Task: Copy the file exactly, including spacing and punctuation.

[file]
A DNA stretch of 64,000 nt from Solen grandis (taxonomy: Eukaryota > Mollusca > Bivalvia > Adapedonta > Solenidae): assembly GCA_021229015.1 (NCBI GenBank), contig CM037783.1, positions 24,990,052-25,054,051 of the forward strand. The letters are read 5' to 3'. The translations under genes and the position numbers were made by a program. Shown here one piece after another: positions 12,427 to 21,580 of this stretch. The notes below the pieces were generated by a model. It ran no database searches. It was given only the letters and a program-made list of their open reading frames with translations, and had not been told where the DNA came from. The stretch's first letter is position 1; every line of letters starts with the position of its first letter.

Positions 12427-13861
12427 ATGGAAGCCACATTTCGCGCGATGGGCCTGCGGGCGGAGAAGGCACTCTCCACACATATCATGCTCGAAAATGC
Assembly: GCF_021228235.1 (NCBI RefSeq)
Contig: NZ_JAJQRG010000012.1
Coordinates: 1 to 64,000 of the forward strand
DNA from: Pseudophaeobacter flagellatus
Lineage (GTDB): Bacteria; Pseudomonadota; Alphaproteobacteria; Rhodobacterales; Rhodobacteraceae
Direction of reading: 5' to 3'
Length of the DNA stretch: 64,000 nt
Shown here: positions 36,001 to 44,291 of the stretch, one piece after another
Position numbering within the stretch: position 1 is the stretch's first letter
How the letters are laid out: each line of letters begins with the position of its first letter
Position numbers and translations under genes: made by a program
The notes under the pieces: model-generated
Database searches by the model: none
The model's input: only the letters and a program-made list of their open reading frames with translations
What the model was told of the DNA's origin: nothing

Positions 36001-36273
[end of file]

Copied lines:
A DNA stretch of 64,000 nt from Solen grandis (taxonomy: Eukaryota > Mollusca > Bivalvia > Adapedonta > Solenidae): assembly GCA_021229015.1 (NCBI GenBank), contig CM037783.1, positions 24,990,052-25,054,051 of the forward strand. The letters are read 5' to 3'. The translations under genes and the position numbers were made by a program. Shown here one piece after another: positions 12,427 to 21,580 of this stretch. The notes below the pieces were generated by a model. It ran no database searches. It was given only the letters and a program-made list of their open reading frames with translations, and had not been told where the DNA came from. The stretch's first letter is position 1; every line of letters starts with the position of its first letter.

Positions 12427-13861
12427 ATGGAAGCCACATTTCGCGCGATGGGCCTGCGGGCGGAGAAGGCACTCTCCACACATATCATGCTCGAAAATGC
Assembly: GCF_021228235.1 (NCBI RefSeq)
Contig: NZ_JAJQRG010000012.1
Coordinates: 1 to 64,000 of the forward strand
DNA from: Pseudophaeobacter flagellatus
Lineage (GTDB): Bacteria; Pseudomonadota; Alphaproteobacteria; Rhodobacterales; Rhodobacteraceae
Direction of reading: 5' to 3'
Length of the DNA stretch: 64,000 nt
Shown here: positions 36,001 to 44,291 of the stretch, one piece after another
Position numbering within the stretch: position 1 is the stretch's first letter
How the letters are laid out: each line of letters begins with the position of its first letter
Position numbers and translations under genes: made by a program
The notes under the pieces: model-generated
Database searches by the model: none
The model's input: only the letters and a program-made list of their open reading frames with translations
What the model was told of the DNA's origin: nothing

Positions 36001-36273